I love sleep. Sleep is super important. A good night's sleep is kind of like a reset button for your brain. It can help you recover when you're sick; rejuvenate you during periods of stress; and help your body repair cells that have been damaged due to UV exposure. Activity in parts of the brain that control emotions, decision-making processes, and social interactions is drastically reduced during deep sleep, suggesting that this type of sleep may help people maintain optimal emotional and social functioning while they are awake.
So sleep is critical to function. And yet it manages to be so elusive to so many people, including myself. When the lights go out, I do not blissfully sail off to dreamland on a cloud of zzzz's. There's something about going to sleep that makes my brain turn up the volume on every single thought in my head. I don't understand this. What is it about that hour that causes me to introspectively examine every single negative thing I did during the day? Instead of drifting off, why do I construct a mental list of stuff I need to do the following day and formulate blog posts and worry about my daughter's grades and try to remember what my fourth grade's teachers name was? Who cares, anyway?
The problem is worry. I am a worrier. I worry ALL THE TIME. I worry about everything. I worry that I'll never learn to bake a pie from scratch. I worry that my kids won't get scholarships to college. I worry about the results of the endometrial biopsy I had last week. I worry that my book will never get published. And mostly, I worry about my body - my weight, my appearance, the pimple on my chin. I need to lose ten pounds. I should be eating better. SOMEONE HAD BETTER GET THE HALLOWEEN CANDY OUT OF MY HOUSE. I become preoccupied with random "what-if's" and and worst-case scenarios and before I know it it's 3 am and I am no closer to sleep than I was when I first got into bed.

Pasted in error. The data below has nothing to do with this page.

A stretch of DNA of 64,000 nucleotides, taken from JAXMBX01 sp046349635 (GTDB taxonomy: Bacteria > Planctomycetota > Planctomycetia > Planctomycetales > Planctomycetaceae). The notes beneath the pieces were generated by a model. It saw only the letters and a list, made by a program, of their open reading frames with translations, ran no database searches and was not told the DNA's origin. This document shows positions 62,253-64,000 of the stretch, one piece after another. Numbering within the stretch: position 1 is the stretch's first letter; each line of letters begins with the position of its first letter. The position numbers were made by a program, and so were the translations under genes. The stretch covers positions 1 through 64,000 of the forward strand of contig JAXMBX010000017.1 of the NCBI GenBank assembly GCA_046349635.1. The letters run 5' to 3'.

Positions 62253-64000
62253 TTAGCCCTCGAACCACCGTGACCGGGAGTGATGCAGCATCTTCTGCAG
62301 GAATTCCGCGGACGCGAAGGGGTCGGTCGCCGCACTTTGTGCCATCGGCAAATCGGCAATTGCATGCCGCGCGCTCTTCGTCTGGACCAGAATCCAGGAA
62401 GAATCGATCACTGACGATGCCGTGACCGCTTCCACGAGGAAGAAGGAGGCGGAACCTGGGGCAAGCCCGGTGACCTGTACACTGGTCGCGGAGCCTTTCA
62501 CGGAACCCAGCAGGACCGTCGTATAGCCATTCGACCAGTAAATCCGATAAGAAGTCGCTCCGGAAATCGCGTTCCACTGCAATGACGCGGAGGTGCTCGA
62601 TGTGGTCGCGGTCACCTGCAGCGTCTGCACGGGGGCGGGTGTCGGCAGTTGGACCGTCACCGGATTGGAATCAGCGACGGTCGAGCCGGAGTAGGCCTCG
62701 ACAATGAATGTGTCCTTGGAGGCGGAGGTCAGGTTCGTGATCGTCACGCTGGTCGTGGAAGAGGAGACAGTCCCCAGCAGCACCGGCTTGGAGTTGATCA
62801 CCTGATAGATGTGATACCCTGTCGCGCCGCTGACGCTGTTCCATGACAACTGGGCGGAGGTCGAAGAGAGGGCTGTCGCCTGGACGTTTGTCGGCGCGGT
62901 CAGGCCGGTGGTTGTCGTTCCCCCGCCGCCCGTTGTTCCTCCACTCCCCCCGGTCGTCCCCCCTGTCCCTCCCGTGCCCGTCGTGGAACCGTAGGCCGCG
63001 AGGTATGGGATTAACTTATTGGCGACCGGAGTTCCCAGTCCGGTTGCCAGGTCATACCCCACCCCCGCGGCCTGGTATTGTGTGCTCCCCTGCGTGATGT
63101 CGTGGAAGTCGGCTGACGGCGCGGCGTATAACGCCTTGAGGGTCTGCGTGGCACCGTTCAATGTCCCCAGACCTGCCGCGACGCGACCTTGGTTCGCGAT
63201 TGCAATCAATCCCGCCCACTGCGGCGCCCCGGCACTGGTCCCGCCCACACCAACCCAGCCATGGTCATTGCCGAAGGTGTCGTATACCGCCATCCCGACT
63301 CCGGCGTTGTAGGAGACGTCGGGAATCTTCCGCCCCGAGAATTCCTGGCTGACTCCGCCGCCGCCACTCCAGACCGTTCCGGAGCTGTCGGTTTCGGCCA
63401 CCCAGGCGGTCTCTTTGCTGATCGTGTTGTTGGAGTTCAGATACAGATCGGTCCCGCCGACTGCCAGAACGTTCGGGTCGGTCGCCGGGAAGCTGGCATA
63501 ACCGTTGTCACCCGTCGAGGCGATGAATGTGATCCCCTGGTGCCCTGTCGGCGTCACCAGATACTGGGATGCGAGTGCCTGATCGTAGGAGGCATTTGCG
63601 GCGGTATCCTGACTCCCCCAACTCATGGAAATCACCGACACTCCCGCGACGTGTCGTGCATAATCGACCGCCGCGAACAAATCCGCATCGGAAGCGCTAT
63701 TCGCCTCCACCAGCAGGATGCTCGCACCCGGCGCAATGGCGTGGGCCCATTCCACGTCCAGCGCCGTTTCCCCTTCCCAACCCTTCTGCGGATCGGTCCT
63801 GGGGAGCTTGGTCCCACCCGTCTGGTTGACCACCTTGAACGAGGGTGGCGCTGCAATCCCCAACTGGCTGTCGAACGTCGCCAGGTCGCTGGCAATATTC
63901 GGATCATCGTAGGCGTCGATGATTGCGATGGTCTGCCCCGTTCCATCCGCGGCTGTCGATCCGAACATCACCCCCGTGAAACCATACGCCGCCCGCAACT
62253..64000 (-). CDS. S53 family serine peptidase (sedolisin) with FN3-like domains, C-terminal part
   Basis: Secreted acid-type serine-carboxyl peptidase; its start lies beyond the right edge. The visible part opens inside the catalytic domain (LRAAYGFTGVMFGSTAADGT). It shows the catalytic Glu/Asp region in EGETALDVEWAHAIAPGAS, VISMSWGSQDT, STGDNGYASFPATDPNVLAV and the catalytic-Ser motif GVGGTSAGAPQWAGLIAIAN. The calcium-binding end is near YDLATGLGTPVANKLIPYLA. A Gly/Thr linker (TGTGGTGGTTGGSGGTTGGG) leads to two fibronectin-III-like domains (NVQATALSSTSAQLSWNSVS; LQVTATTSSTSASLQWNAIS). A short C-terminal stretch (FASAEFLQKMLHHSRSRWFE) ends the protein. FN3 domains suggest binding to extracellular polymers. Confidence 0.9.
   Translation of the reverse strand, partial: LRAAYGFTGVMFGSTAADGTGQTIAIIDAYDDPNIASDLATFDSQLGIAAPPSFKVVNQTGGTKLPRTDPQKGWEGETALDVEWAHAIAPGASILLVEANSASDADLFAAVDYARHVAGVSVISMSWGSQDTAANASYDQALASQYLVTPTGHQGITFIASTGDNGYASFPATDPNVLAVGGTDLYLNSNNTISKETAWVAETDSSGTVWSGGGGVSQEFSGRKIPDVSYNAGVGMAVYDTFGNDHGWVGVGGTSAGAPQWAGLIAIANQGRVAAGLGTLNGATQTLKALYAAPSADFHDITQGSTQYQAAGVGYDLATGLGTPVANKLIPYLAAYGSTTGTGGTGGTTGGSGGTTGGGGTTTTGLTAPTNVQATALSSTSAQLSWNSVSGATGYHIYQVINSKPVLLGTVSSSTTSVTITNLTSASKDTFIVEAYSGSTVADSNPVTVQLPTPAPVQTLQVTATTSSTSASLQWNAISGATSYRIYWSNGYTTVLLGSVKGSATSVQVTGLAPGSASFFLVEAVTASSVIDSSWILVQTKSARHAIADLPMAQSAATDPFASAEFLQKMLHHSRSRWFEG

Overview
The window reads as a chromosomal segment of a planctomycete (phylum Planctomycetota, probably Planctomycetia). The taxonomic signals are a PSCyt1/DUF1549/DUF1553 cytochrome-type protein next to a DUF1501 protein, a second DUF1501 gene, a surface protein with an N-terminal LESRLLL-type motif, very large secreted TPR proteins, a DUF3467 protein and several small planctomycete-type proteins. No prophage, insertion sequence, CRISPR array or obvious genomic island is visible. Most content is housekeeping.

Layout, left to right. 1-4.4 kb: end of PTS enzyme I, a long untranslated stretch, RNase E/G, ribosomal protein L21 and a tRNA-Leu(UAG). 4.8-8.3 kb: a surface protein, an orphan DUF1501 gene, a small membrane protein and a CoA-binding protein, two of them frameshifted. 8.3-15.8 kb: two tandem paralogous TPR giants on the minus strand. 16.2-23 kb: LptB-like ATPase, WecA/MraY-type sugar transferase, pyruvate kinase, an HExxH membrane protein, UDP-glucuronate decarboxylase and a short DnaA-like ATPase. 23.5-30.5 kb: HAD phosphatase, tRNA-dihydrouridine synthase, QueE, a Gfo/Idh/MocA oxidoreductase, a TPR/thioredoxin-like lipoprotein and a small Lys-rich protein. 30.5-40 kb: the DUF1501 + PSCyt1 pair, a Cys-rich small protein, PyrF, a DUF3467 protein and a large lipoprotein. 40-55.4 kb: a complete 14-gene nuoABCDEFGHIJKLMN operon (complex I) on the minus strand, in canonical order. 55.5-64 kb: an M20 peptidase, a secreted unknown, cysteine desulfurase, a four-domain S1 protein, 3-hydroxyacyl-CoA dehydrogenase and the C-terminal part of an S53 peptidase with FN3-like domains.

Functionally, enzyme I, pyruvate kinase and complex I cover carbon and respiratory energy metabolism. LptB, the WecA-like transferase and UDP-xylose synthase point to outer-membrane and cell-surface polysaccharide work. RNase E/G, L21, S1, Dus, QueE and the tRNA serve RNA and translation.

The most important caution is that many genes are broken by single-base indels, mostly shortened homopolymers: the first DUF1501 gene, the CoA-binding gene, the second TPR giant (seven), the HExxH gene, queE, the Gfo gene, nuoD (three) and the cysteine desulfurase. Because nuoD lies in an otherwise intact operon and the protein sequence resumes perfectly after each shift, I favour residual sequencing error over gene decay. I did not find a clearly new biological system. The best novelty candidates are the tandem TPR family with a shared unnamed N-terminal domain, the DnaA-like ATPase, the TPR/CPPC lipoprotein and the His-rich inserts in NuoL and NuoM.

Studies say that half of all people have trouble sleeping at least one day a week, and 33% have trouble falling asleep every night. How does worry interfere with sleep? Here's an explanation:
- During the day, our conscious mind processes all the information we collect: events, sounds, converstaions, etc.
- Our brains can't handle all the information in our conscious minds, so it filters the information and decides to hold onto the thoughts that have value. These are stored in our subconscious. All other info is discarded and forgotten about.
- Before we go to bed, our minds relax and we don't filter out information as much.
- When our conscious mind starts to relax right before sleep, all the information we stored in our subconscious mind starts to bubble up.
- This gets added to thoughts regarding the things we need to finish and all the problems we need to solve, and builds tension. This tension interferes with our ability to fall asleep.
Do you have trouble falling asleep at night? Are you a worrying? Does your worrying interfere with daily life? What are some thoughts that keep you awake at night?
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